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Filed under Direct, IBM, Indirect, Sun

Microsoft’s Business Productivity Online Suite and Partners

Yesterday I attended a partner briefing at Microsoft UK for their new Business Productivity Online Suite (BPOS) which goes live in a few weeks in Europe and Japan.  The service has already been up and running since November in the US.  I was particularly impressed by the level of investment Microsoft is putting into their data centres – with a primary one in Dublin, a secondary centre in Amsterdam as well as installations in Virginia, Washington State and Singapore with plans for more in APAC.   BPOS is Microsoft’s online offering of Live Meeting, SharePoint, Office Communications Server and Exchange Server with a minimum of 5 seats and around 13,000 seats max for standard (their multi-tenanted version) and a dedicated version intended for larger installs that is also finding favour amongst small customers.  At $15/user/month it is more than three times the price of Google Apps. The types of clients interested in BPOS cluster at the low 5 to 50 seat end, and surprisingly for Microsoft, the very high end blue chip clients.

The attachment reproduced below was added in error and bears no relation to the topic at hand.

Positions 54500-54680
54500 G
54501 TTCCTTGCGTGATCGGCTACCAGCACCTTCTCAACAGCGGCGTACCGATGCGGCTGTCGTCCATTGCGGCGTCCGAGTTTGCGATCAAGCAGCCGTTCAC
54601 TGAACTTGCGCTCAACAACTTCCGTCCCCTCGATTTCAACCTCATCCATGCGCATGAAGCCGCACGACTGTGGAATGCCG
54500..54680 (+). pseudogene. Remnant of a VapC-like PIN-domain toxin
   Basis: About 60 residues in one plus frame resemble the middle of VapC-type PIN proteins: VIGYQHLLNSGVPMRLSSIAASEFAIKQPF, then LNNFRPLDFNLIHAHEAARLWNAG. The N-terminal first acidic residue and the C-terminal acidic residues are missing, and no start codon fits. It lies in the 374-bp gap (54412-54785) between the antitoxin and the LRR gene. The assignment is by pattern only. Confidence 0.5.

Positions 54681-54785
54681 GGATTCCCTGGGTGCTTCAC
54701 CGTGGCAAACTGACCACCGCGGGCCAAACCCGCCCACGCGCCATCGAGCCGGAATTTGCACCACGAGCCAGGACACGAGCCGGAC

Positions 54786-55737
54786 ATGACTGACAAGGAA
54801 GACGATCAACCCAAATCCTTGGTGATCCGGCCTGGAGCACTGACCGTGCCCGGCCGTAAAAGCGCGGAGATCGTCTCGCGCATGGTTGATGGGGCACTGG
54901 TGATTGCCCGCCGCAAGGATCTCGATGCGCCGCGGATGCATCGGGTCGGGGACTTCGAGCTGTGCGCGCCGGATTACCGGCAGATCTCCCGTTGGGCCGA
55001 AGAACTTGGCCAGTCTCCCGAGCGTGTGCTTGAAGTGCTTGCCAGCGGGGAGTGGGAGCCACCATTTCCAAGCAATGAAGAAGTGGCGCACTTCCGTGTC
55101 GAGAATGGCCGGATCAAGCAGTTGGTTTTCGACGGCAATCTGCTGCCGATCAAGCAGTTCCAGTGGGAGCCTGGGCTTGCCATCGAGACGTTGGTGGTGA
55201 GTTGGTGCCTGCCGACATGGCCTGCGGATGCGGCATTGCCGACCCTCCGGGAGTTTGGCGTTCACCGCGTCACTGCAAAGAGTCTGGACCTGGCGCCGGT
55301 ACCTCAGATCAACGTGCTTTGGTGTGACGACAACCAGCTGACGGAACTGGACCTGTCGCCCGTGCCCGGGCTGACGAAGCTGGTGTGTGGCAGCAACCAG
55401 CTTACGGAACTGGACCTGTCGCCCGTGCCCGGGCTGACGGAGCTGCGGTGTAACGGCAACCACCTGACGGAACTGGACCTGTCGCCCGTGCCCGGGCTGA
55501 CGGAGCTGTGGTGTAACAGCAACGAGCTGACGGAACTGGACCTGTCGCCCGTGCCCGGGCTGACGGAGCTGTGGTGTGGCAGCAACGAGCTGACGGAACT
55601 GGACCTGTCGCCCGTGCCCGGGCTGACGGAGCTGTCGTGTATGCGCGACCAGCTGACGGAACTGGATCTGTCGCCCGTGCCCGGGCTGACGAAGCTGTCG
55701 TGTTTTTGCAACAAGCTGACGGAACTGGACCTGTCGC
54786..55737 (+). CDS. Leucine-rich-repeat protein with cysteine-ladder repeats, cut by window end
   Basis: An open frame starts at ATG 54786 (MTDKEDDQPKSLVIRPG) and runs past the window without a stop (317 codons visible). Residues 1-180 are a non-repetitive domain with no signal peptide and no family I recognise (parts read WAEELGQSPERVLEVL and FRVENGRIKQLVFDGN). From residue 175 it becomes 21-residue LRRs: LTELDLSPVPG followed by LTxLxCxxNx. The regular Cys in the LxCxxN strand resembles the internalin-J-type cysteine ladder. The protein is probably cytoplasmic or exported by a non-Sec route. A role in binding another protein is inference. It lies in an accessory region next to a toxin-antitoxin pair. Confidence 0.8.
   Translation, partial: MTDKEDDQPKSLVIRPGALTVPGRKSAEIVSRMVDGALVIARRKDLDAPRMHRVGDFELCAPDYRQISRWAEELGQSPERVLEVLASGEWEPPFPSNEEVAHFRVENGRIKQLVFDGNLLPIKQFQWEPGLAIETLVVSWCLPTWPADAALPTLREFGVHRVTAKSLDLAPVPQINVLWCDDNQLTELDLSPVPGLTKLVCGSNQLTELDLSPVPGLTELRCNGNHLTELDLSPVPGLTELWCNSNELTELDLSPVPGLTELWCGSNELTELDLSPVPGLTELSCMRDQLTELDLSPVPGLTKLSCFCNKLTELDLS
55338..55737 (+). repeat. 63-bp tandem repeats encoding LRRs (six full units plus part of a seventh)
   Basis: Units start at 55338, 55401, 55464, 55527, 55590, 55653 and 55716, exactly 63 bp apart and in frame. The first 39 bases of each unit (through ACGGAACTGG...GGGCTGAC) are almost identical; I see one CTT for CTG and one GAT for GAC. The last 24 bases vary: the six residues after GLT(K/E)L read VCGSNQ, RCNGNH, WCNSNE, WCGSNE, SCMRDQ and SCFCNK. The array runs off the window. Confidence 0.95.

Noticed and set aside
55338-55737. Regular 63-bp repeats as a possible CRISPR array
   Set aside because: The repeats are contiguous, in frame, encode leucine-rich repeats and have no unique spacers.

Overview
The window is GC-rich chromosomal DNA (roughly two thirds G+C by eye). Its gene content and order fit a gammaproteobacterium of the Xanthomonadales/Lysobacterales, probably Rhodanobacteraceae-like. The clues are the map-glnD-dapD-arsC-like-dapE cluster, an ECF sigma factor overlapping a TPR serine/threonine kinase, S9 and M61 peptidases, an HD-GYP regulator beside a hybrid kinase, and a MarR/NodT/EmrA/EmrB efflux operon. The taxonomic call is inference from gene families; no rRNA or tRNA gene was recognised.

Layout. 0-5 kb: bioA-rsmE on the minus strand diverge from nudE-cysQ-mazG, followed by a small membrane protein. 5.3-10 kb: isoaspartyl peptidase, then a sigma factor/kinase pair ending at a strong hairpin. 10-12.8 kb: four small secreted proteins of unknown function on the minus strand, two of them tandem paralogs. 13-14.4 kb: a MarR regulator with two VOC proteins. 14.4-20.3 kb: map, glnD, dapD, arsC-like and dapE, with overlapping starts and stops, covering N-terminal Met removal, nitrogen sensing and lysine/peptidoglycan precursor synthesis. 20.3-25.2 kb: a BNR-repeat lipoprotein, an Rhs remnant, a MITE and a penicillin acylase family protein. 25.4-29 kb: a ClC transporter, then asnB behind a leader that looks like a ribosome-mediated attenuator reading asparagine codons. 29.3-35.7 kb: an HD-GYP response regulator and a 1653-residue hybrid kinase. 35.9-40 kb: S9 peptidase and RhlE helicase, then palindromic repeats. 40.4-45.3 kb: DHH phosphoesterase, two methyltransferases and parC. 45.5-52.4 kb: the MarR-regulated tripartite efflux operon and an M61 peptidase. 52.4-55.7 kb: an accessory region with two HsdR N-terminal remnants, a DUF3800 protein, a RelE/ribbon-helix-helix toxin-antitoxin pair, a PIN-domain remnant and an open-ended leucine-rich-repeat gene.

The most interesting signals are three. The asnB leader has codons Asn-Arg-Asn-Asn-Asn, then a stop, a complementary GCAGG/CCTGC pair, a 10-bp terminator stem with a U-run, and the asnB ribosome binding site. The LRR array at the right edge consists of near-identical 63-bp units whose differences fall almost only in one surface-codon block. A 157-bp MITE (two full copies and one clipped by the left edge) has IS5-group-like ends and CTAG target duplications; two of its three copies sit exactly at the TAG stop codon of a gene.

It is plainly evident that the company has put a lot of thought and effort into this. It has clear competition from Salesforce.com and Google and is determined to get SaaS right.  It is important to note that the service is not Microsoft Office online (yet) nor does it offer full telephony (yet) or CRM (yet)  but it doesn’t take a crystal ball to predict that they will soon flesh out their offerings.  Their sales projections are, on the other hand, relatively modest.  That is the issue I have with many new Microsoft ventures.  The company is huge and experienced sales hands know how to game the system.  They know to sandbag and slightly over-achieve.  An ambitious sales target presents higher risks – and lower individual rewards.  But that can also mean a new venture fails to find support in the company, and it flounders through lack of investment. That does not seem to be the case here as Microsoft feels the hot breath of competition and still retains much of the DNA that drove them to strive for share and seek choke points.